Cecil Papers
December 1609

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Institute of Historical Research

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G. Dyfnallt Owen (editor)

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1970

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162-171

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'Cecil Papers: December 1609', Calendar of the Cecil Papers in Hatfield House, Volume 21: 1609-1612 (1970), pp. 162-171. URL: http://www.british-history.ac.uk/report.aspx?compid=112450 Date accessed: 01 August 2014.


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December 1609

Sir Thomas Lake to the Earl of Salisbury
1609, Dec. 1.I acquainted his Majesty this morning with your letters which arrived early. He is sorry for the return of the Irishmen, but commends the care you have of so quartering them as they may be kept from doing hurt, for else his Majesty says fient posteriora pejora prioribus. I thought it not amiss to inform you that Sir Alexander asked my opinion this morning (for the news of their return was here yesternight brought by some Scottishmen) whether you would like that the Irishmen might be taken by a gentleman of Scotland, a sufficient man, and carried over to the Marquis of Brandeburg. I told him I was able to give no judgment, for that I knew not how that could be handled without making show on the King's part of engaging himself into that cause, whereof perhaps his Majesty had not yet taken resolution. If it might be done by stealth, the country were well rid of them and Ireland well discharged of as many more against the spring, and with less charge than keeping these here this winter. If you like to hear of that motion, I will tell Sir Alexander Hay of it.
His Majesty at the same time delivered me a letter received from the Duke of Curland with hawks, in which is also an advertisement that the forces of Pole and Sweeden have fought in Lifeland and the Sweedens lost the battle, and that within two days after the Polacks reconnoitred a strong fort called Dunemond.
His Majesty also delivered me a petition of Mr Williams, this gentleman, delivered to his Highness by my Lord of Montgomery, Doctor Craig being also present and speaking on his own behalf. But his Majesty's direction was that either yourself or Mr Chancellor or else my Lords of the Council, if you saw cause, should hear the cause and do that in it that was reason and fitting for his Majesty's honour, and yet help Doctor Craig to something by way of composition. They have heretofore offered him two hundred pounds, but he is a wilful man.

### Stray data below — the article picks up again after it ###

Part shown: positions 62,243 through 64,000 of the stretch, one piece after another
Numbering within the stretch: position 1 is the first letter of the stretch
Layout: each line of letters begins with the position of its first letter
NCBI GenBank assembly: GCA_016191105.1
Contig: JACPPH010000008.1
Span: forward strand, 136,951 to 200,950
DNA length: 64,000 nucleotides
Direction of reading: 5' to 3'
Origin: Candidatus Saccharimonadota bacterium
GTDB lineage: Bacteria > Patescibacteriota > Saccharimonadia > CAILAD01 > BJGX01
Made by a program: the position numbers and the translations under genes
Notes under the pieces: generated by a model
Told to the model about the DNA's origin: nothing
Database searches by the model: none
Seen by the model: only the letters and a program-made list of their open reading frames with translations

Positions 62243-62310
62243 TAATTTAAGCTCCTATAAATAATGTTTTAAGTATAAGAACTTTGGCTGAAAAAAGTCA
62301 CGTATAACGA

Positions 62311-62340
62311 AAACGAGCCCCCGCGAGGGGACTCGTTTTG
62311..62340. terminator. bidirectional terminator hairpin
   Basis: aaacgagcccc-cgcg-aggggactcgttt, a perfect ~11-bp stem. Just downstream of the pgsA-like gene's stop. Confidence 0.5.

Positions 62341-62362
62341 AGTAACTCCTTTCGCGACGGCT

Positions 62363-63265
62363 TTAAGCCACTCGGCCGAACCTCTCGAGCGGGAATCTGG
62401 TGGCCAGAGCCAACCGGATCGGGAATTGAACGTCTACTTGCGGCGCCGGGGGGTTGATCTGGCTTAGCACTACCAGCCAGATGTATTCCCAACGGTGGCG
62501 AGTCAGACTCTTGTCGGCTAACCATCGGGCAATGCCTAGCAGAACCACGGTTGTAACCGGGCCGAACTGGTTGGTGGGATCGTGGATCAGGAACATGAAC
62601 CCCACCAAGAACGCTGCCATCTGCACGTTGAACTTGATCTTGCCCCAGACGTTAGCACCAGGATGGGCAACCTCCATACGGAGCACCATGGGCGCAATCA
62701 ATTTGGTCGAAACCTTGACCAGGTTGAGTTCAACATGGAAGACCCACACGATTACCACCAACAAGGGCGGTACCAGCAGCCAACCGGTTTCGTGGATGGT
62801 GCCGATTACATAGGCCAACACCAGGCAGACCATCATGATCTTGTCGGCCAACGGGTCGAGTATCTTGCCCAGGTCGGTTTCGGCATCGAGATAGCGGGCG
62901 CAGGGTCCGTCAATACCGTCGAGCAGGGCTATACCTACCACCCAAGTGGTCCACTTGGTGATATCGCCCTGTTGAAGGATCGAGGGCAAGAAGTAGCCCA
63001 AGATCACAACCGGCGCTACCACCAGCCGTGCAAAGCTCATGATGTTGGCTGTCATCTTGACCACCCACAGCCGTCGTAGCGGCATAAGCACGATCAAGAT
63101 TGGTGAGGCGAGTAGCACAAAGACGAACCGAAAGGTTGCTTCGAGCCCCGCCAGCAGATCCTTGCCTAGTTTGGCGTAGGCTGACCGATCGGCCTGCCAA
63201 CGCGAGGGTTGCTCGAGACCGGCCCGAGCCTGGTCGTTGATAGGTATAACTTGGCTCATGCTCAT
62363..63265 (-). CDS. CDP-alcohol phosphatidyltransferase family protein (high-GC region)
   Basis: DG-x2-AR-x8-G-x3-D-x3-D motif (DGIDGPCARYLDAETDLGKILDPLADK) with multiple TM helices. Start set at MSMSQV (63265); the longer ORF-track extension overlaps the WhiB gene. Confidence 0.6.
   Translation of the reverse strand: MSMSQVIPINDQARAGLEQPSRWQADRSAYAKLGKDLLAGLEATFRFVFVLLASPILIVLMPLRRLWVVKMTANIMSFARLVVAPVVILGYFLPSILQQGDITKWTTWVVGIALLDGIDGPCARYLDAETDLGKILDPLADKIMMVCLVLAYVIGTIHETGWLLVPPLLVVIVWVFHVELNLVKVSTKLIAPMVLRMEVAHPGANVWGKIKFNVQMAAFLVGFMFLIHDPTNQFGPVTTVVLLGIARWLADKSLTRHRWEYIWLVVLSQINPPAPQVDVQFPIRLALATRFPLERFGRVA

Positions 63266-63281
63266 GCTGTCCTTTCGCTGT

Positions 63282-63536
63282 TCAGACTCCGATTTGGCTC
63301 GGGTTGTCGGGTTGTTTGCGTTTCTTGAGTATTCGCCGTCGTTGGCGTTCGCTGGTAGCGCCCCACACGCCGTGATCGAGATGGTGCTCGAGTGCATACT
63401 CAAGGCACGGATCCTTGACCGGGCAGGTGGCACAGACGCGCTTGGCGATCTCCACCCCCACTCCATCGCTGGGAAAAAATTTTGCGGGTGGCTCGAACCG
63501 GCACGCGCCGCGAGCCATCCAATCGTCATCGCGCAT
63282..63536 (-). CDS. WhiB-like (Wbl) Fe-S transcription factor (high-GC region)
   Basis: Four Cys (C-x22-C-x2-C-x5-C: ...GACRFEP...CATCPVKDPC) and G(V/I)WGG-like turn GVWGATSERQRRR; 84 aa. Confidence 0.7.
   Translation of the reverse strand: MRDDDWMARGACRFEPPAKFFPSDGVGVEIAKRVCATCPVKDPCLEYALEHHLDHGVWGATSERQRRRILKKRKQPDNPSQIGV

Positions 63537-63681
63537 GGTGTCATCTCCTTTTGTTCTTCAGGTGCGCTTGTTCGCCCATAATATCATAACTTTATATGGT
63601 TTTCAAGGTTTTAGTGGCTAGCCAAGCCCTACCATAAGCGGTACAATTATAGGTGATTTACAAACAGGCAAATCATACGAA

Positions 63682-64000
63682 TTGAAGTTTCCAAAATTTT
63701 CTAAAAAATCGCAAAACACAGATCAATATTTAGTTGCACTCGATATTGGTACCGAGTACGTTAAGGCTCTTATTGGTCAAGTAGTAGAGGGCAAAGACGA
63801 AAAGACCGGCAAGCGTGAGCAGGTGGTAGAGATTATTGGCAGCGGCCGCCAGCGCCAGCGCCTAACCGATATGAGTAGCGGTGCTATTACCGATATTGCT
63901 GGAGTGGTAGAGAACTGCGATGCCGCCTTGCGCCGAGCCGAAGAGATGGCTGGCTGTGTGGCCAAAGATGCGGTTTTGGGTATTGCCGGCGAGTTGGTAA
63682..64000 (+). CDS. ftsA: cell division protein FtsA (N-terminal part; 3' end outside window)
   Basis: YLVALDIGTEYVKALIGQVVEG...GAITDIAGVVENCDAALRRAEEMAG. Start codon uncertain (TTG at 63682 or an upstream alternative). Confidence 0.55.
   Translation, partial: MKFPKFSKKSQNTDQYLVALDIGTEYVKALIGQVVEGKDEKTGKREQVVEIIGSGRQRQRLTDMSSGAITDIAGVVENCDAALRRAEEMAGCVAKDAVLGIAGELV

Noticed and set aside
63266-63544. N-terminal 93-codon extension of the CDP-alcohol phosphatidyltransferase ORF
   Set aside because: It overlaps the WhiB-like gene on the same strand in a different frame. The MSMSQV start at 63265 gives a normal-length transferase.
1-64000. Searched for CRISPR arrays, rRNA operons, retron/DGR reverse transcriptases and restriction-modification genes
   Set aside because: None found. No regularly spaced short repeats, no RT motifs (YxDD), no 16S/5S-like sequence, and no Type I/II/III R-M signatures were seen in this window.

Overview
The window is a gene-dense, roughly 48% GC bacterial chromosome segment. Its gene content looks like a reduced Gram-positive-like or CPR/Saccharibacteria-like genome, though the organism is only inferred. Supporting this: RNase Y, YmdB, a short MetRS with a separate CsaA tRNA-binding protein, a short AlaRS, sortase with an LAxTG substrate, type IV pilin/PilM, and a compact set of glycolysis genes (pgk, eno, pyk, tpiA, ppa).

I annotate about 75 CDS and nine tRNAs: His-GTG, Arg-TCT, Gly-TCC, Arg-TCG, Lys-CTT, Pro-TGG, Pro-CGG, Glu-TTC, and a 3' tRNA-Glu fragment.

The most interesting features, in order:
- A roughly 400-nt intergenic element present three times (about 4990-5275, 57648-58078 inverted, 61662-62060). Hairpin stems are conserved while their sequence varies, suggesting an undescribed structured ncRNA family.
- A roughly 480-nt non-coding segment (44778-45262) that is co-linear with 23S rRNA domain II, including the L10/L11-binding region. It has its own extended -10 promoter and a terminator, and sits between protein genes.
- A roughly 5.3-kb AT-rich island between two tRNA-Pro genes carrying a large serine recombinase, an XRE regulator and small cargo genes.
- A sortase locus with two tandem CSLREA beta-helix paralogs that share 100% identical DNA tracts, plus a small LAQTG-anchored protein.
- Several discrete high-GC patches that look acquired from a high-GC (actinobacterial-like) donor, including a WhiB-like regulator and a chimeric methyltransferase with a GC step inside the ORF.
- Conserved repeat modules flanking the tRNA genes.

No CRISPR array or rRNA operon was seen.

It pleased his Majesty, upon your advertisement of the departure of Sir Tho: Smith, to speak of his former promise to me of the place of Secretary for the Latin tongue. If you remain in the same mind to think me fit for it, I beseech you to signify so much to confirm his Majesty in it.
The hunting match is put off till next week and skilful men thought not like to be tried afore Christmas, for they must have three fit days together, which at this time of the year are hard to meet but that either frost or rain shall hinder.
I hear of more pensions but not from the King, but from the parties that say they are promised and to know if order be given. From the Court at Newmarkett, this first of December 1609.
PS—I have not written any reference upon the petition because I would first understand whether your Lordship will take so much pains as by yourself and Mr Chancellor to hear the matter depending in the Exchequer, or have it directed to my Lords of the Council in general.
Holograph Sealpp. (128 49)
Nicholas Smithe to the Earl of Salisbury